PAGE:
NFL’s Championship Sunday begins with the NFC Championship Game, as San Francisco visits Atlanta (3 PM ET, Fox), in a battle of the conference’s two top seeds. TheSportsNotebook previews the game following the same format of the previous two weeks—we’ll look at the matchup itself, some historical context, what the betting markets are saying and then make a pick.
THE MATCHUP: Colin Kaepernick is the man on everyone’s mind, after San Francisco’s second-year quarterback torched Green Bay with his legs and played well throwing the ball. Let’s keep this in mind though—the Packers were blitz-oriented team that relied on pressure from the linebackers, which in turn entails playing man coverage. The latter leaves a defense vulnerable to a running quarterback. You can criticize Green Bay for not adjusting after it became apparent Kaepernick was running wild, but you can’t fault the Packers for being true to their identity at the outset. But there’s a different dynamic at work this week.
Atlanta gets its pressure mostly from the front four, with defensive end John Abraham and they can also pressure up the middle with tackle Justin Babineaux.There’s no need to turn the linebackers loose and no reason to go into man coverage. Kaepernick is going to see a lot of zone potentially resulting in a much more conservative scheme. If he makes good decisions with the ball and San Francisco establishes a running game, it won’t matter. San Francisco will just churn out 10-play, 80-yard drives and win the game that way. But even if you concede that the 49ers will run the ball effectively with Frank Gore—and I do concede that fact–it can’t be assumed that Kaepernick will imitate last week’s game against a different style defense. Furthermore, he’ll be in a road environment and the prospect of a rookie mistake (or second-year quarterback mistake) forcing the ball into coverage is heightened.
The Falcons were able to run the ball against Seattle last week, with Michael Turner enjoying a little bit of a renaissance. He’s not going to run the ball against San Francisco, but it’s imperative that Atlanta try and do so, if nothing else, to keep the Niner front seven from teeing off to comfortably on Matt Ryan. The Atlanta quarterback can make big plays down the field to Roddy White and Julio Jones, but he’s going to need time to make that happen. No one’s going to effectively block San Francisco’s pass rush if they know what’s coming, so I want to see if Atlanta commits to run-pass balance, even if Turner and Jacquizz Rodgers become non-factors.
HISTORICAL CONTEXT: These teams have only played each other once in the playoffs, with the Falcons nipping the ‘Niners in a divisional playoff game in 1998. In general, they have completely opposite histories, with San Francisco having won all five Super Bowls they’ve reached—albeit none since 1994—and Atlanta having lost its only appearance, back in 1998.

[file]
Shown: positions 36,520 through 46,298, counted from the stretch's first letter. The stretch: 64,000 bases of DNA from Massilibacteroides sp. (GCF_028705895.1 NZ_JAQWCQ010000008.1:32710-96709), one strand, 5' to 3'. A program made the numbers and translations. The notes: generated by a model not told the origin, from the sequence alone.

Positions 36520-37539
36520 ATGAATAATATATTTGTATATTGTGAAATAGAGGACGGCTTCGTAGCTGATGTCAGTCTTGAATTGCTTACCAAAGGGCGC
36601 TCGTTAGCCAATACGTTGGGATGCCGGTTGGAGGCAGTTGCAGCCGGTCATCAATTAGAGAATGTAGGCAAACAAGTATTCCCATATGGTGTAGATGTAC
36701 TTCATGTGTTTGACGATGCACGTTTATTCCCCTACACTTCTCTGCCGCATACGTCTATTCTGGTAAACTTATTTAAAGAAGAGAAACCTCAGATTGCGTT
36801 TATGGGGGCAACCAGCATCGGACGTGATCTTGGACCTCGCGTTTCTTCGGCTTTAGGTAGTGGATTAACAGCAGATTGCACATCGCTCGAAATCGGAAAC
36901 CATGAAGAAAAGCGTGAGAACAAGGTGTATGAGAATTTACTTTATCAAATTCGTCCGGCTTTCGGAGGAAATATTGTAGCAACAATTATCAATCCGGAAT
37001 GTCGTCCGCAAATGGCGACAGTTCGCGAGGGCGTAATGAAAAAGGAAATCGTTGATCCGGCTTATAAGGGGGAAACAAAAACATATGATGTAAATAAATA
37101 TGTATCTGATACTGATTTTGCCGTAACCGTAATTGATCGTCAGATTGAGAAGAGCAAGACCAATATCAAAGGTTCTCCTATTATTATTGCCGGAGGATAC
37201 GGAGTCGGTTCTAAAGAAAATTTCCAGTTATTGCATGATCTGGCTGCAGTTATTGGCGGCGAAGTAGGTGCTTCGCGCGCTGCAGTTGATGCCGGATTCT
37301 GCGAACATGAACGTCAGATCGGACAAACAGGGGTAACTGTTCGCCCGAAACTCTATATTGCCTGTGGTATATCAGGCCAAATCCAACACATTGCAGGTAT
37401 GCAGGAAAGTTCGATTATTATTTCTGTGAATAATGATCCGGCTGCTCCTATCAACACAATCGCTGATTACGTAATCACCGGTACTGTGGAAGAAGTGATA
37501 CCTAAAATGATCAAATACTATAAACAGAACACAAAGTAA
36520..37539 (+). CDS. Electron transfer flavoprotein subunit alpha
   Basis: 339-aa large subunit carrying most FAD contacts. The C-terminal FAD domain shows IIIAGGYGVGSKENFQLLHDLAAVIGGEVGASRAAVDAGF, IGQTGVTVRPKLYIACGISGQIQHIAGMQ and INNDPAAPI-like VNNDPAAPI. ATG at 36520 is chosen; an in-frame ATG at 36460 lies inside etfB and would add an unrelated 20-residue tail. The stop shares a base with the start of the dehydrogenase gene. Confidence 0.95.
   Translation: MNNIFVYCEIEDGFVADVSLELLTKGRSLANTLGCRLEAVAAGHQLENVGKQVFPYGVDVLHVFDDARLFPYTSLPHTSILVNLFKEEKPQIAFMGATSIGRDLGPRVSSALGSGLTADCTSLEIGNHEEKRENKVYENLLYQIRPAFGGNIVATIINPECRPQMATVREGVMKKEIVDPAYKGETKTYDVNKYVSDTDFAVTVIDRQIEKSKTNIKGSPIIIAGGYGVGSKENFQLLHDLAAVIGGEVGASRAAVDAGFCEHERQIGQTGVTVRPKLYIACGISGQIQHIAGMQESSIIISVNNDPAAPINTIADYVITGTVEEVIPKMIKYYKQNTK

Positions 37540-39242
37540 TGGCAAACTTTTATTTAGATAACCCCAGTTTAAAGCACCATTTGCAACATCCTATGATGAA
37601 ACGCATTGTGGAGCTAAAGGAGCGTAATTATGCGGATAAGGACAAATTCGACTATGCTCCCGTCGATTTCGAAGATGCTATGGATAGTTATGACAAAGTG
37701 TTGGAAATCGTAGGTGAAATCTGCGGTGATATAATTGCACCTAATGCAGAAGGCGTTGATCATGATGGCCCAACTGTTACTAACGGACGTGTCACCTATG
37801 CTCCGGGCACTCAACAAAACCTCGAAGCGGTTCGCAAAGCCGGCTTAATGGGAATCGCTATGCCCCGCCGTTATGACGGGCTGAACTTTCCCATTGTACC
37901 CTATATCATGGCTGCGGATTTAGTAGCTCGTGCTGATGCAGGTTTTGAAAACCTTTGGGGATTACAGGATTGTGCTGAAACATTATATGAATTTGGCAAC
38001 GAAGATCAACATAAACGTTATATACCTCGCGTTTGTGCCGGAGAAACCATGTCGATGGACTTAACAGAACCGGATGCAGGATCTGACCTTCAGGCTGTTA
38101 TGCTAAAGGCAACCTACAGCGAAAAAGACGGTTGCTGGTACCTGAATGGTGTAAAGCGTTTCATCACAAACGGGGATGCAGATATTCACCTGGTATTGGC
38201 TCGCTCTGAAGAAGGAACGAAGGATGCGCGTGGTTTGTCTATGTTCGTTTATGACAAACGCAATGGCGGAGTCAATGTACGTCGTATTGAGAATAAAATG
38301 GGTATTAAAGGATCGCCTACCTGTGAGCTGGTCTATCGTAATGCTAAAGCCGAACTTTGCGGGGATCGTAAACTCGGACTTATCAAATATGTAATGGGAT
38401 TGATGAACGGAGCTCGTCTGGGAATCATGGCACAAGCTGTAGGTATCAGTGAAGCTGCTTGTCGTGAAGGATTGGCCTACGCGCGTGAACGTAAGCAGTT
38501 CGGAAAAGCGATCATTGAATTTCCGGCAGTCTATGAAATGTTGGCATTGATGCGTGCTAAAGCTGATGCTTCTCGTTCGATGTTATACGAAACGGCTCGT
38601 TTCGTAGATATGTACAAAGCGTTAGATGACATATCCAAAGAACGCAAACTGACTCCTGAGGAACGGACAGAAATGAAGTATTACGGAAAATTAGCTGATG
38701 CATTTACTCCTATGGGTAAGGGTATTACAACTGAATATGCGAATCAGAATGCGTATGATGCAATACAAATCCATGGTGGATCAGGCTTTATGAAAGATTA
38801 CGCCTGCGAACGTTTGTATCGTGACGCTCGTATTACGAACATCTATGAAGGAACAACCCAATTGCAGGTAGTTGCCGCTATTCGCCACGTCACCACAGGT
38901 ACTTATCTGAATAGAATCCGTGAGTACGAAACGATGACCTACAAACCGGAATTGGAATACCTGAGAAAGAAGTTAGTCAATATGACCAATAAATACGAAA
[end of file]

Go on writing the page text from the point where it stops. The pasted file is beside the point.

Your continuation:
If we look beyond football and to the rivalry between the two cities, there’s a little more there. The Braves beat out the Giants in 1993, when both teams were in the old NL West. It was the last great pennant race before the institution of the wild-card, as the teams won 104 and 103 games respectively. Atlanta also won a close race in 1982 where both teams were mixed up in a three-way fight with the Los Angeles Dodgers. Since realignment and playoff expansion, the city of San Francisco got its revenge, with playoff wins en route to an NL pennant in 2002 and a World Series title in 2010, the latter ending Braves’ Bobby Cox’s managerial career.
So the sports battle between Atlanta and San Francisco is basically even with Sunday’s NFC Championship Game determining who gets the edge. Although I’m going to guess that won’t make it into Jim Harbaugh or Mike Smith’s pregame motivational talk.
THE VIEW FROM VEGAS: The gamblers are all over San Francisco. They opened as a three-point favorite, the first time a #1 seed like Atlanta has been a championship game underdog since 1997—San Francisco was also involved in that one, on the wrong side, losing at home to Brett Favre’s Packers. There have been other instances of road teams favored in championship games, but none against a #1 seed.
Furthermore, San Francisco not only opened as the favorite, but the money has come in on them, moving to (-4), which is the line we’ll use for our purposes here, and nudging to (-4.5). For a line to come off a key number like (-3) a lot of money is required and clearly the sportsbooks are begging for someone to come in and bet Atlanta. A high-scoring game is anticipated, with a total of 49.5.
PREDICTION: If the bookmakers want someone to come in on Atlanta, I’ll oblige. I do acknowledge the uncomfortable reality that this game is in San Francisco’s hands—by that I mean, that if both teams play their best game, it’s the Niners who will win. But I feel like there are enough reasons that Kaepernick won’t play another great game, as discussed in the matchup section. I think the Falcons are going to get three turnovers, hold an edge in this area and win the game. San Francisco’s defense will play well—they always do—but playing indoors, Ryan makes enough plays down the field. It’s not just a pointspread cover for Atlanta, it’s a victory. I’m calling this one 27-20, as the total nudges just Under.
PLAYOFF HANDICAPPING RECORD
Outright Winners: 6-1
Pointspread Winners: 5-1-1
Totals Line: 5-2
*Did not pick Seattle-Washington, citing fan bias for the ‘Skins as the excuse.